Warren Buffett's succession plan at Berkshire Hathaway remains unclear.
NEW YORK (CNNMoney) -- Shares of Warren Buffett's Berkshire Hathaway had a rare down year in 2011, even as the broader market stayed mostly flat.
Berkshire shares dropped 4.7% on the year, while the S&P 500 Index closed out 2011 essentially unchanged, just 0.003% from where it started.
Berkshire owns subsidiaries involved in a variety of businesses, including a significant presence in insurance and reinsurance.
Over the past two decades, Berkshire ( , Fortune 500) shares have consistently performed well in difficult market conditions. Since January, 1992 the company's stock has gained more than thirteen-fold, while the S&P gained three-fold during the same period. Bloomberg originally noted Berkshire's rare down year earlier Tuesday.
This past year, however, concerns about the firm's plan for Buffett's successor as CEO weighed on the minds of investors, as did Berkshire's heavy derivatives losses, said Meyer Shields, director at Stifel Nicolaus & Company.
In March, David Sokol, Buffett's presumed heir-apparent, resigned amid questions about whether he violated insider-trading rules when he purchased shares in the chemical firm Lubrizol before Berkshire announced plans to buy the company.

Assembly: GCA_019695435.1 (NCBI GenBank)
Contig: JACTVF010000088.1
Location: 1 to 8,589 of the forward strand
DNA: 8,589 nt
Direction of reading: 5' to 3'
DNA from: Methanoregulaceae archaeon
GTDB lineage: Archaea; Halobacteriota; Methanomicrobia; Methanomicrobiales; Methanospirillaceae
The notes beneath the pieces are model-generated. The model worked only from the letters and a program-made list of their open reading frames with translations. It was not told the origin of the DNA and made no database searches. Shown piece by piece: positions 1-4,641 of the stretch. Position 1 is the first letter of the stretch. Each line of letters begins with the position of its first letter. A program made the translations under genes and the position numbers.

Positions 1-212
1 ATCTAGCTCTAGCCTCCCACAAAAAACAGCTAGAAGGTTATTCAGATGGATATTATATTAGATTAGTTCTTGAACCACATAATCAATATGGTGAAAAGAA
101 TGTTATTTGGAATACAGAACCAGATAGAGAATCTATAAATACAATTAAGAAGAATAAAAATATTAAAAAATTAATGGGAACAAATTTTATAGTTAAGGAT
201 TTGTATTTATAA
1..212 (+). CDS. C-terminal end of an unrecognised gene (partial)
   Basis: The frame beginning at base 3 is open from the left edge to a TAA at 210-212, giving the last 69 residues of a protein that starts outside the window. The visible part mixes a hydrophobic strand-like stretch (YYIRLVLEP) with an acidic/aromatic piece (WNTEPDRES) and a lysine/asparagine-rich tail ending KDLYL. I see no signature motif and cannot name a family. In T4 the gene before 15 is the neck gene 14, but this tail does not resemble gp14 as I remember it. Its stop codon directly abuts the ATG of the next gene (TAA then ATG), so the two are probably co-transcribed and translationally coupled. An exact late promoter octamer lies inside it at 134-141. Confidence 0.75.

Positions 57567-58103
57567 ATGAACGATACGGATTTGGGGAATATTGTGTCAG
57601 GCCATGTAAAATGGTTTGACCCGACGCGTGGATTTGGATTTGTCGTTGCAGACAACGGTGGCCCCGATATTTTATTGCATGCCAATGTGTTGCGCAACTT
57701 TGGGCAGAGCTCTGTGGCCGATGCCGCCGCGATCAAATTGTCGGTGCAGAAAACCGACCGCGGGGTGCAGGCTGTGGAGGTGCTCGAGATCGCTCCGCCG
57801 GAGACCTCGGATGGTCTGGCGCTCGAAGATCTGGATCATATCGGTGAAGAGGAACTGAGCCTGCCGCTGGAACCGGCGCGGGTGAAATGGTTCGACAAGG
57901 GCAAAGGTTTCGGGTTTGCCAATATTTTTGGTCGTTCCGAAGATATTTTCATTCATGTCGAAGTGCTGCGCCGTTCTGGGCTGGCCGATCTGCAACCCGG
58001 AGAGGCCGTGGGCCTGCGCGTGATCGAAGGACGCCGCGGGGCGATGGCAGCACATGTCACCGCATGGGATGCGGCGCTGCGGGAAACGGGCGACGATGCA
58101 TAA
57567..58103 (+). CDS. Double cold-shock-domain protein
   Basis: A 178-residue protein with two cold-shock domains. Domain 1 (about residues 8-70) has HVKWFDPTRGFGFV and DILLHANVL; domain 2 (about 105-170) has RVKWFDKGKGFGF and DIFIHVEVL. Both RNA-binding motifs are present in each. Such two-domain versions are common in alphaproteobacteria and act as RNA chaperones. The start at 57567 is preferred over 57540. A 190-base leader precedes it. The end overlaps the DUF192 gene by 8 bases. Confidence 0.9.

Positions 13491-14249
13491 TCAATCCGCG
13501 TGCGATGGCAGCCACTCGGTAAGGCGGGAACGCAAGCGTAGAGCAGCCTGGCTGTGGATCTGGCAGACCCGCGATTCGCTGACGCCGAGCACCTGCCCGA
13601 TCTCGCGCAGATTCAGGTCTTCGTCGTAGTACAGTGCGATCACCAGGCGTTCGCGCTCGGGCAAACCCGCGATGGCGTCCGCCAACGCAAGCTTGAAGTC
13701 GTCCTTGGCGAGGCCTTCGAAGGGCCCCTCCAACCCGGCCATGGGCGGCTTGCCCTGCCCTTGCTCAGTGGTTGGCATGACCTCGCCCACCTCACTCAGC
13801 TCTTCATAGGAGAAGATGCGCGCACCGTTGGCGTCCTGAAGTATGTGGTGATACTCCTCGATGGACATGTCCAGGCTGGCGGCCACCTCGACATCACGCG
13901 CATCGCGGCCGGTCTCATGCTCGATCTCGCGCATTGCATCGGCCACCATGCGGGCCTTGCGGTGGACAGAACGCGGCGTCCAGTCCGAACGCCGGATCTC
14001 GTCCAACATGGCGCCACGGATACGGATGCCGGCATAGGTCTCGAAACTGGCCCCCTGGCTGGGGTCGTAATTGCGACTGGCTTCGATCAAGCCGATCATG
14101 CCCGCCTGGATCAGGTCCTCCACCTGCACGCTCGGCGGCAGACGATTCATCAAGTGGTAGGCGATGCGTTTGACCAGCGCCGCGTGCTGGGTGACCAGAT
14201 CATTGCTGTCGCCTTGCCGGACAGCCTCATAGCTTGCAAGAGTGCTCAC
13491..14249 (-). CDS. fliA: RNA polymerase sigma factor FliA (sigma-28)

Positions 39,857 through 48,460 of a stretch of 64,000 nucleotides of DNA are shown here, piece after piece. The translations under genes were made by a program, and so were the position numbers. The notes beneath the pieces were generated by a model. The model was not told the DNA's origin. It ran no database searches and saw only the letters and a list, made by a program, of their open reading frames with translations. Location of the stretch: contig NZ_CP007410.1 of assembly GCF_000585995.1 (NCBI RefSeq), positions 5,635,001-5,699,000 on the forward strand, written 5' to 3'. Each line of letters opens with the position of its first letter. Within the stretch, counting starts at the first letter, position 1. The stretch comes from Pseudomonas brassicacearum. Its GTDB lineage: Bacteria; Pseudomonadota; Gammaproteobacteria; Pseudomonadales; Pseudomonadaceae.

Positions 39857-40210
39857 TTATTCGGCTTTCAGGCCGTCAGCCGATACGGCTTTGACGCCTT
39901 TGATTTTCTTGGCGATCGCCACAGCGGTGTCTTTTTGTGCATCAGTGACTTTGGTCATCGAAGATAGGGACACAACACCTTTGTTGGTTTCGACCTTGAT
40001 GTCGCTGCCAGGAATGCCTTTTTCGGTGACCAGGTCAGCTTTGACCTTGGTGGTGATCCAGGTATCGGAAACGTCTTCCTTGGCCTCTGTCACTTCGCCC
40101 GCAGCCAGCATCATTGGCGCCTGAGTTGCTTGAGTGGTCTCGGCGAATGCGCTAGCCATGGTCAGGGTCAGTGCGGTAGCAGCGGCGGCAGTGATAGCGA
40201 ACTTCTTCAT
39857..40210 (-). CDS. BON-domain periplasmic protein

While Buffett has said he's informed Berkshire's board of his recommendations for successor, the candidates have not been revealed publicly.
"The sense we had was that to the extent that anyone internally was being groomed, it was David Sokol, and that went badly," Shields said.
Berkshire's derivatives losses, which hit $2.4 billion through the first nine months of the year, also hurt the share price, Shields added.
In addition, the firm took a $1.9 billion pre-tax loss in the first six months of 2011 due to insurance costs associated with catastrophes including the massive earthquakes in Japan and New Zealand.
Berkshire did not return a request for comment Tuesday.
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